God made an exception to this general rule in the case of the Blessed Virgin Mary because, unlike us, she was without sin. Preserved from the stain of original sin at the moment of her conception, she remained completely free of sin throughout her life. As Pope Pius XII explained, “She, by an entirely unique privilege, completely overcame sin by her Immaculate Conception, and as a result she was not subject to the law of remaining in the corruption of the grave, and she did not have to wait until the end of time for the redemption of her body.”5
Although we know that Mary is now in heaven, there are differing traditions about how her life came to an end. Was she in Jerusalem at that time, or in Ephesus with the apostle John? Did she die a natural death, or did she simply “fall asleep” before being taken up into heaven? Did her Assumption happen at the moment of her death, or did it happen later? It is the tradition of many eastern churches that Mary – like Jesus – had a period of separation between body and soul before being assumed into heaven. But what does the western Church believe?
While the dogma of the Assumption of Mary is silent on the question of how Mary’s life ended, tradition suggests that she did experience death. Pope John Paul II wrote, “It is true that in Revelation death is presented as a punishment for sin. However, the fact that the Church proclaims Mary free from original sin by a unique divine privilege does not lead to the conclusion that she also received physical immortality. The Mother is not superior to the Son who underwent death, giving it a new meaning and changing it into a means of salvation. Involved in Christ’s redemptive work and associated in his saving sacrifice, Mary was able to share in his suffering and death for the sake of humanity’s Redemption. What Severus of Antioch says about Christ also applies to her: “Without a preliminary death, how could the Resurrection have taken place? To share in Christ’s Resurrection, Mary had first to share in his death.”6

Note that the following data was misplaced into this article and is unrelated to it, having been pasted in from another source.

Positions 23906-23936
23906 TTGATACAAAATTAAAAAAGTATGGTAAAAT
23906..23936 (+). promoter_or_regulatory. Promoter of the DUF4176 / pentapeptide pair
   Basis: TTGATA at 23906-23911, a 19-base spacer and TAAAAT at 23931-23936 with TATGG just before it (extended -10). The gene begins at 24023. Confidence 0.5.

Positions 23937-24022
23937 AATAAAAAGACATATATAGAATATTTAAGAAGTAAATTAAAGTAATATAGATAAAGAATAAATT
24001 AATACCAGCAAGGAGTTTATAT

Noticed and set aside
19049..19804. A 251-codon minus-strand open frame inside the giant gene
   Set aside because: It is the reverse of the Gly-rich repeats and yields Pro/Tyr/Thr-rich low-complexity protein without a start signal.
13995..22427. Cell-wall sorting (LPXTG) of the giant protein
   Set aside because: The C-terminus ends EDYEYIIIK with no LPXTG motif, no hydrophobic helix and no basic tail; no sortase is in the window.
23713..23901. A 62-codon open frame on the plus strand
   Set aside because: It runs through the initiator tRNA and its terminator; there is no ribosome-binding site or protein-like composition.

Although many different Marian feast days are celebrated in the Catholic liturgical calendar, the Assumption of the Blessed Virgin Mary is considered the most important because it commemorates her passing into eternal life. And because Mary was human like us, it has special significance. It gives us renewed hope that we, too, can one day hope to enter into eternal rest with our Lord.